On both China and Russia, Biden has failed to secure working relationships that can endure despite considerable disagreements. In both cases, this hesitancy has proven disastrous as the crisis in Ukraine threatens to spiral out of control and disagreements with China are moving toward a potentially explosive showdown over Taiwan or in the South China Sea.
On North Korea, Trump threw all of his foreign policy chips into the pot on a bet that he could work out a grand deal with Kim Jong Un. It was ultimately a bad bet, largely because Trump didn’t understand the rules of the game or the psychology of the players. But at least he tried something bold. The Biden administration has fallen back on the “strategic patience” policy of the Obama years, which is another way of saying that the president is ignoring Pyongyang and hoping that it doesn’t do anything dramatic. Needless to say, that’s a lousy strategy.
On the COVID front, the administration has anted up on providing vaccines to the rest of the world, early on promising $4 billion in assistance to the global vaccine alliance COVAX and pledging to purchase a billion Pfizer doses for distribution. A congressional letter this week argues, however, that it’s still not enough, and the administration should set aside another $17 billion for delivery and infrastructure to ensure truly global distribution of vaccines.
Back in May, meanwhile, the administration even supported a waiver for vaccine patents, which would allow countries to produce their own rather than await the generosity of richer countries. But European opposition has prevented the waiver from going through.
Opposition from key European countries also forced the Biden administration to scale back on one of its key victories last year: establishing a minimum 15 percent global corporate income tax. Originally the United States pushed for a 21 percent rate.
Biden is cautious by nature. Opposition from Republicans at home and more corporate-friendly governments abroad has also clipped its wings. But Biden had better figure out some way to make a bigger splash. Because we know what happens to presidents who don’t go big.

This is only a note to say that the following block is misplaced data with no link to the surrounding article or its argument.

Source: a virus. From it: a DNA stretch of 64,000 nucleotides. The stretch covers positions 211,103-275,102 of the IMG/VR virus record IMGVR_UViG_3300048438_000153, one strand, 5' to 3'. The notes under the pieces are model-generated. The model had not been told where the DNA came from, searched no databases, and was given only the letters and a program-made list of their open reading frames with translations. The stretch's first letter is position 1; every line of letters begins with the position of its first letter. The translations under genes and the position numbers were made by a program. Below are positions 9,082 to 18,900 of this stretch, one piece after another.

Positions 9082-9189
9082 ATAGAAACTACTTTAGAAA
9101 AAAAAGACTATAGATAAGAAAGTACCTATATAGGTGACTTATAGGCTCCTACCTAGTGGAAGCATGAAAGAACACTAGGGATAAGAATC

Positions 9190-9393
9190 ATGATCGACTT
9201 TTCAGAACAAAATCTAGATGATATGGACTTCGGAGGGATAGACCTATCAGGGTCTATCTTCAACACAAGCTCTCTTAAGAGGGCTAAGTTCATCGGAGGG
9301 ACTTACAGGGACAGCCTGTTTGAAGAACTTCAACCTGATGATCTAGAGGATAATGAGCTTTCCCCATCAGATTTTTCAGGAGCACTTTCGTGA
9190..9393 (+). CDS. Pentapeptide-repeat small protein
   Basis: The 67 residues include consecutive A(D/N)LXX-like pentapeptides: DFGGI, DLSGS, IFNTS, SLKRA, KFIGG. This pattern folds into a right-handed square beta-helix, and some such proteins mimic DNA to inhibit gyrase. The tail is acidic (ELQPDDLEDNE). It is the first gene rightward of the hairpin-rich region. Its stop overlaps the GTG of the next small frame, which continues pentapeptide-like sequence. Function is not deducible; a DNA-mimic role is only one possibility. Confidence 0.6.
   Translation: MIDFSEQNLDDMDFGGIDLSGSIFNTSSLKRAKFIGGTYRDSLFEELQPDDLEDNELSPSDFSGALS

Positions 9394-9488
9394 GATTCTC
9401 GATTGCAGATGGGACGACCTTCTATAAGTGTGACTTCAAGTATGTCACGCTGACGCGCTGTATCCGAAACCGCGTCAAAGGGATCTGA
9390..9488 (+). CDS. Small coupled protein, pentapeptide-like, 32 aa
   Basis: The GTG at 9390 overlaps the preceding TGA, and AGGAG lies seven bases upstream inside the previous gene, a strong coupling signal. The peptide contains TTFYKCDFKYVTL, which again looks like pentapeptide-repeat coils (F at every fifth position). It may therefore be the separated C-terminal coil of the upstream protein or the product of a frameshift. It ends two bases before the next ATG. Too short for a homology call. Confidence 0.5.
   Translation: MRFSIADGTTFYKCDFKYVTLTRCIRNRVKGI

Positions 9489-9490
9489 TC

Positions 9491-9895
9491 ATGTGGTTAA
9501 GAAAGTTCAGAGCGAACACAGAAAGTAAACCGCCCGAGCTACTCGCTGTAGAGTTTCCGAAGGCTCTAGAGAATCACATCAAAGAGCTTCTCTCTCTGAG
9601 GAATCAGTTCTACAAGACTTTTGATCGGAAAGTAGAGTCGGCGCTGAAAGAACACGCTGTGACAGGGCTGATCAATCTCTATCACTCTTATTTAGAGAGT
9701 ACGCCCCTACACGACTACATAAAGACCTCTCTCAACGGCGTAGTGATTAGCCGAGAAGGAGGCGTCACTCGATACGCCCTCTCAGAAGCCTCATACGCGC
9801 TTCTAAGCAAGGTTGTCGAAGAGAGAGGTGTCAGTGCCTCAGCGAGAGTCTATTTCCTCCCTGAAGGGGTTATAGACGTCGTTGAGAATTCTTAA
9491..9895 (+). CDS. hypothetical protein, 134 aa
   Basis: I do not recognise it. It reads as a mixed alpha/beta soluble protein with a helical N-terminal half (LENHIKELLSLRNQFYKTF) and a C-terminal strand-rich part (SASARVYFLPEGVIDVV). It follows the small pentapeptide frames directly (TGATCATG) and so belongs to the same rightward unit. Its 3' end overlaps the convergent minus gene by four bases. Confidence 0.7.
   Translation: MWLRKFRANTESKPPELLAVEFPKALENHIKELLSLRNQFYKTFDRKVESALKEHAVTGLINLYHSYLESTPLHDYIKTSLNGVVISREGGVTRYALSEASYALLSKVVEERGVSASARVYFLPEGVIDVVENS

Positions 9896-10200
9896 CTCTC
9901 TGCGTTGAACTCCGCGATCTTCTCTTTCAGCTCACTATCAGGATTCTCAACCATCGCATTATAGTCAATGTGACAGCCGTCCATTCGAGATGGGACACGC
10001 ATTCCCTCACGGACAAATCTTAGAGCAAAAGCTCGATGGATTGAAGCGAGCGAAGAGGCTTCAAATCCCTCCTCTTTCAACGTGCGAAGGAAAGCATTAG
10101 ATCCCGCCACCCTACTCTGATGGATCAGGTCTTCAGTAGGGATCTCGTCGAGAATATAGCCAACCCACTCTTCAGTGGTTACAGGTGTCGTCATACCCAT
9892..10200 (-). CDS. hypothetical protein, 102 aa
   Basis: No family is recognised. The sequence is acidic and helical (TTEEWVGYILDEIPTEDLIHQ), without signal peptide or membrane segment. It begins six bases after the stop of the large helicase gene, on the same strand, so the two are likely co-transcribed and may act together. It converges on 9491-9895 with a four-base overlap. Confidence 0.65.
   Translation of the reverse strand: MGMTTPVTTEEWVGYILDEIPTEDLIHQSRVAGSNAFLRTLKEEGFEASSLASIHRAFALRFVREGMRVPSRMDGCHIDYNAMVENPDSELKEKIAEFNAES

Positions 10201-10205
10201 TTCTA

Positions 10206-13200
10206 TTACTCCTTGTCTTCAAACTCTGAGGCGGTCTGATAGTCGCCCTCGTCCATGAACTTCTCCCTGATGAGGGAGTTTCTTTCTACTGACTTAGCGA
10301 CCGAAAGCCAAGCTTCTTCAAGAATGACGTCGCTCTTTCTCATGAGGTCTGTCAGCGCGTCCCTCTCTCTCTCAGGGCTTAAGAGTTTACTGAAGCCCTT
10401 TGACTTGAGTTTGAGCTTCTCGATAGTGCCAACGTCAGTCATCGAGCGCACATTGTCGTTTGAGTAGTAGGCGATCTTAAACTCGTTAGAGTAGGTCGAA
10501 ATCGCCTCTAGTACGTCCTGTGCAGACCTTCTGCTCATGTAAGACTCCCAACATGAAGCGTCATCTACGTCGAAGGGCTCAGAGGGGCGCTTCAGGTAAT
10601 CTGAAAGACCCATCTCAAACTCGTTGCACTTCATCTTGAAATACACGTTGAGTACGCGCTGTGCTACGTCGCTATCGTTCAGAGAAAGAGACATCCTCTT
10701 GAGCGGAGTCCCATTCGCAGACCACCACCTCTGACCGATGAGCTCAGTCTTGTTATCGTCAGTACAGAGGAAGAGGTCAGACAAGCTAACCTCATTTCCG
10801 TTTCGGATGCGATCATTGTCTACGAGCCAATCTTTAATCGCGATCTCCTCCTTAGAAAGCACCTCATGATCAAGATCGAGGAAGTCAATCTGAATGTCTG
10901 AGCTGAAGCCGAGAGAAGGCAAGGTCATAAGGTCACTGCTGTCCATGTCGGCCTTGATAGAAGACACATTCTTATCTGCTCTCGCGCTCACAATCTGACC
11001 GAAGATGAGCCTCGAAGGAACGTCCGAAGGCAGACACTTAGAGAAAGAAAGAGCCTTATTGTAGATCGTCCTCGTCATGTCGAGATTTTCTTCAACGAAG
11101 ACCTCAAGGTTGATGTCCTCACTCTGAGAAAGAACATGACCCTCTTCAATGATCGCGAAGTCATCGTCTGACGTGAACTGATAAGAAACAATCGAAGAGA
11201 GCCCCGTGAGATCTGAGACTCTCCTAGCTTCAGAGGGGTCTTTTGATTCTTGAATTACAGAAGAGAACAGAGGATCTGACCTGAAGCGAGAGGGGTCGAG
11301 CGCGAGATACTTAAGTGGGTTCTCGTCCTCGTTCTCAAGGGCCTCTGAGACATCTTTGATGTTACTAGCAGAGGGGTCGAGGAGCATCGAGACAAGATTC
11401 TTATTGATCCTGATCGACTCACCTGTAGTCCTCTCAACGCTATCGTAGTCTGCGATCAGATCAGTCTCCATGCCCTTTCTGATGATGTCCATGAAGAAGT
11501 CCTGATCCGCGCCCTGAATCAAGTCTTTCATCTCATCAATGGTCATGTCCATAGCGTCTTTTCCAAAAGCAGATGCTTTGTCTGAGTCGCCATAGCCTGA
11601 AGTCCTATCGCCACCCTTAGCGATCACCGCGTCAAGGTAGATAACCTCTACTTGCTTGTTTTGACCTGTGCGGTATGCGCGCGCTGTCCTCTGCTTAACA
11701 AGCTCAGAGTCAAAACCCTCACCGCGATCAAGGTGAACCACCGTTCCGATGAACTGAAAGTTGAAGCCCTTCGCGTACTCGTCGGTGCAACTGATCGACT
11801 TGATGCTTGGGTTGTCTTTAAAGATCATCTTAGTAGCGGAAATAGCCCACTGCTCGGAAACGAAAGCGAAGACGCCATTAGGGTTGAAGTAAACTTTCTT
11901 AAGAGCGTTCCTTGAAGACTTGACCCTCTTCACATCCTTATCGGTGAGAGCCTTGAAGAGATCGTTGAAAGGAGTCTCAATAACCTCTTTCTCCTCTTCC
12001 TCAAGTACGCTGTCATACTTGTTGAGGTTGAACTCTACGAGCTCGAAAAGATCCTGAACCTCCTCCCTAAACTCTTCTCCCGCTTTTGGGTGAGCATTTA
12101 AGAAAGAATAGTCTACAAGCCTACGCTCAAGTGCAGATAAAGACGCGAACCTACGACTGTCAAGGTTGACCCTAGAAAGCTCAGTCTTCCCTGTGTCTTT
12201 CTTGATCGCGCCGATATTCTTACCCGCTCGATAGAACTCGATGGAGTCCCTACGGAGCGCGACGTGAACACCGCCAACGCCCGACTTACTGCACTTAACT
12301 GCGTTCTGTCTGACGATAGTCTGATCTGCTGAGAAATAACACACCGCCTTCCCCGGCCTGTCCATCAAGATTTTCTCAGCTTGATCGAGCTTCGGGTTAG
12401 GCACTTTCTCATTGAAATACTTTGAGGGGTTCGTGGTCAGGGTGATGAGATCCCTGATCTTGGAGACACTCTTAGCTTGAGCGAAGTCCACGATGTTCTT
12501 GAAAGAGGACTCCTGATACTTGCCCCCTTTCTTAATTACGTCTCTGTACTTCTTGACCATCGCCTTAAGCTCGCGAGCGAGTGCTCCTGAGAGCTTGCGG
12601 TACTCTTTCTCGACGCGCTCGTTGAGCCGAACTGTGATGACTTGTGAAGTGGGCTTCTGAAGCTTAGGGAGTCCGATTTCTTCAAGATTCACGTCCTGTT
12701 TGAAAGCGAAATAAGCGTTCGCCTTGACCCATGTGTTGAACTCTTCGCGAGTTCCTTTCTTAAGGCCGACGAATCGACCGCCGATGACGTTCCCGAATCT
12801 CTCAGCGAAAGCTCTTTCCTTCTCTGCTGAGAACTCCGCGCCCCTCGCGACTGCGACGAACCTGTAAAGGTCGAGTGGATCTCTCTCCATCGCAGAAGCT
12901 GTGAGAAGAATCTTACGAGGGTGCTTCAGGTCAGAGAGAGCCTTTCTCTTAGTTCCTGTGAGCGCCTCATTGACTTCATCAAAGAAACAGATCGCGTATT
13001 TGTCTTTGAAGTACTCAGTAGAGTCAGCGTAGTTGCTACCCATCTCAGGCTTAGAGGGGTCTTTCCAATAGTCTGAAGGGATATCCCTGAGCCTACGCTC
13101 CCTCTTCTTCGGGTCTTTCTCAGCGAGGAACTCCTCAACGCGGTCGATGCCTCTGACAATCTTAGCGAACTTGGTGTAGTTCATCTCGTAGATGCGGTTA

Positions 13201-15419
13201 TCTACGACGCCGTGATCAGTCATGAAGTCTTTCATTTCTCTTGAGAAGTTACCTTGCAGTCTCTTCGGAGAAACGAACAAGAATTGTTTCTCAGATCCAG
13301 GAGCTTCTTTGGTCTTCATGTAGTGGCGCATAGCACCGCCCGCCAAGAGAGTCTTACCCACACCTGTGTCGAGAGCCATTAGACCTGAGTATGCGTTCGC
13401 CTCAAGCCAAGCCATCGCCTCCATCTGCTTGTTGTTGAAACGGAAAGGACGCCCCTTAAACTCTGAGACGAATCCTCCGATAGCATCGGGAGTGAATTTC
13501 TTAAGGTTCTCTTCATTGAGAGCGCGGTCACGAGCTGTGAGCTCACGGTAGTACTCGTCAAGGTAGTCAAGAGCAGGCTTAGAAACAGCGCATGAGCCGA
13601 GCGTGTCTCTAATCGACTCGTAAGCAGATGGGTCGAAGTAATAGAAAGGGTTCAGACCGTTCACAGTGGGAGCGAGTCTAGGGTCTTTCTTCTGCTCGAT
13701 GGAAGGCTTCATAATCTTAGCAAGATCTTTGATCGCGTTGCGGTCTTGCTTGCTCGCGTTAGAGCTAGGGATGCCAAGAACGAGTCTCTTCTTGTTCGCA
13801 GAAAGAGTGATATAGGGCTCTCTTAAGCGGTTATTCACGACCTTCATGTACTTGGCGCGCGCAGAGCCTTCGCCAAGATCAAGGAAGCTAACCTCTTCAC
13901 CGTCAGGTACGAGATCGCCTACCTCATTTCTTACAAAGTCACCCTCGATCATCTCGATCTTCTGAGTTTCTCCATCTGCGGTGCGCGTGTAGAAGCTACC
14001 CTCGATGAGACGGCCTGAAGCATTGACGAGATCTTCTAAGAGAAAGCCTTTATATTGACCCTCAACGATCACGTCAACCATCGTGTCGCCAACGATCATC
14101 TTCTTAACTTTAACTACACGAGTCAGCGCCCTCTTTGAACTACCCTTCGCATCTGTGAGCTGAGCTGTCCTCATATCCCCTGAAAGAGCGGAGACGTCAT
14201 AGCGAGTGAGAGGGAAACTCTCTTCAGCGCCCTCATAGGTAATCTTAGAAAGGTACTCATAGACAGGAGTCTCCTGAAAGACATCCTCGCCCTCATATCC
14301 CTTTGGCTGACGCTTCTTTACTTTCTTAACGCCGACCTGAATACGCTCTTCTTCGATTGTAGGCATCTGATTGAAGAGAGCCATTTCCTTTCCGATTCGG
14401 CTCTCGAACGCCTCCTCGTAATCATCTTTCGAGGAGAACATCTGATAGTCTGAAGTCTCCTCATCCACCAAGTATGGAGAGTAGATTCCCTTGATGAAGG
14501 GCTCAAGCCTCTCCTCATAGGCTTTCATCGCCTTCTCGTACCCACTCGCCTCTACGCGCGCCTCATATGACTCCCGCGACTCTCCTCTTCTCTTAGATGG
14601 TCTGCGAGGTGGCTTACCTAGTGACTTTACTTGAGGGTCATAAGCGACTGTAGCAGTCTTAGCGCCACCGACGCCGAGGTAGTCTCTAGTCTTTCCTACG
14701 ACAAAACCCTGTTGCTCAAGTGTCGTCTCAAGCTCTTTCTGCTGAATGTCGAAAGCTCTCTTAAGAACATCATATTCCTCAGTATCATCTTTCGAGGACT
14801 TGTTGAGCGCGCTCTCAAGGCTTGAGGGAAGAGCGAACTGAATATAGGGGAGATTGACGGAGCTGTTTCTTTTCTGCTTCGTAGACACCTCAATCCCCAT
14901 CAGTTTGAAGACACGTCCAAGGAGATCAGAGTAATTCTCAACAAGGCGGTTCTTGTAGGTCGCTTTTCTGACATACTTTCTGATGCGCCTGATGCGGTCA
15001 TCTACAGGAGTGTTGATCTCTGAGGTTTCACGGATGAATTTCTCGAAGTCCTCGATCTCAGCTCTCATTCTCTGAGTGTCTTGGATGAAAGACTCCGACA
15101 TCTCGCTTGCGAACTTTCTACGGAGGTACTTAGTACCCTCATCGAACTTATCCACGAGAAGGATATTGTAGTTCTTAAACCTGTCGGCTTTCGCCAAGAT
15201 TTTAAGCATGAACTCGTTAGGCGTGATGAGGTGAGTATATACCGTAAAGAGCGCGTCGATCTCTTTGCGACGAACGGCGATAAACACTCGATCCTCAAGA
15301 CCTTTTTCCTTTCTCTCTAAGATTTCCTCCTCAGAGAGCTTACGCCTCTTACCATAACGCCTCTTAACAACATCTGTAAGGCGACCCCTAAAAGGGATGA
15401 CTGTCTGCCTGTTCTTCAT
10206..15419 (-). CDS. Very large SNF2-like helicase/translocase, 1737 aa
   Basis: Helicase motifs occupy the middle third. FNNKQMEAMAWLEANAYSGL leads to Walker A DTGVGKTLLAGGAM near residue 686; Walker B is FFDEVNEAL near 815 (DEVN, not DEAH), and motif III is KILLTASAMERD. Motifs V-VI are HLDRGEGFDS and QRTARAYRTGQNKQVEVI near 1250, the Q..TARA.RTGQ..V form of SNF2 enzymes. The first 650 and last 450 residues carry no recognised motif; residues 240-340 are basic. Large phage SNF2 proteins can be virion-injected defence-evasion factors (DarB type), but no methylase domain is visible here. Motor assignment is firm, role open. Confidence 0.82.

When you’re a quarterback on a winning team, almost everything you do gets good press. Interceptions and fumbles are dismissed as minor peccadilloes. Even if the wins are really the result of the work of other players—a strong defensive line, a couple of exceptional running backs—the quarterback inevitably gets most of the adulation.
Donald Trump kept insisting that he was a quarterback on a winning team. When it was so obvious that he wasn’t winning, particularly around COVID-19, voters turned against him.
America’s record at the moment is mixed. The economy is doing pretty well, though inflation dominates the headlines. On foreign policy, the Biden administration has tried to lead, for instance with the recent Democracy Summit, but the rest of the world is reluctant to follow. Even where the administration is pushing hard—to get Americans vaccinated, to pass a transformational economic package, to secure voting rights—it has encountered nearly insuperable resistance from the blitzing Republican Party.
It’s tough to be a quarterback on a team with a record of dropped passes and internal squabbling. But it’s doubly difficult to show up in bilateral meetings, regional security discussions and international fora and project confidence with a record like that. The United States is a hot mess when it comes to reliability. Other countries are hedging their bets and keeping the United States at arm’s length. Only the truly desperate—Ukraine, Taiwan—remain hopeful about U.S. support.
Perceptions of U.S. unreliability make the task of restoring the nuclear deal with Iran, negotiating a compromise with Russia over Ukraine, or pressuring Saudi Arabia to end the war in Yemen all the more difficult. How can other countries trust that the United States will abide by any agreement when the next administration tears it up on its first day in office?
In the face of all this, Biden has tried to radiate trust. This was comparatively easy in the immediate aftermath of Hurricane Donald. But now Biden is being judged in comparison to his own promises and the record of his first months in office.
The president still has some leeway to make bold actions on vaccine distribution, global inequality, and climate justice. To do this, however, he needs the cooperation of the Chinese and the Russians. For 2022, then, the immediate task for Biden is to find compromises to exit the Ukrainian crisis and the myriad disagreements with China. Let’s just hope that Moscow and Beijing are more amenable to compromise than the Republicans back home.
This article was originally published in Foreign Policy in Focus, a project of the Institute for Policy Studies, and is republished here with their permission.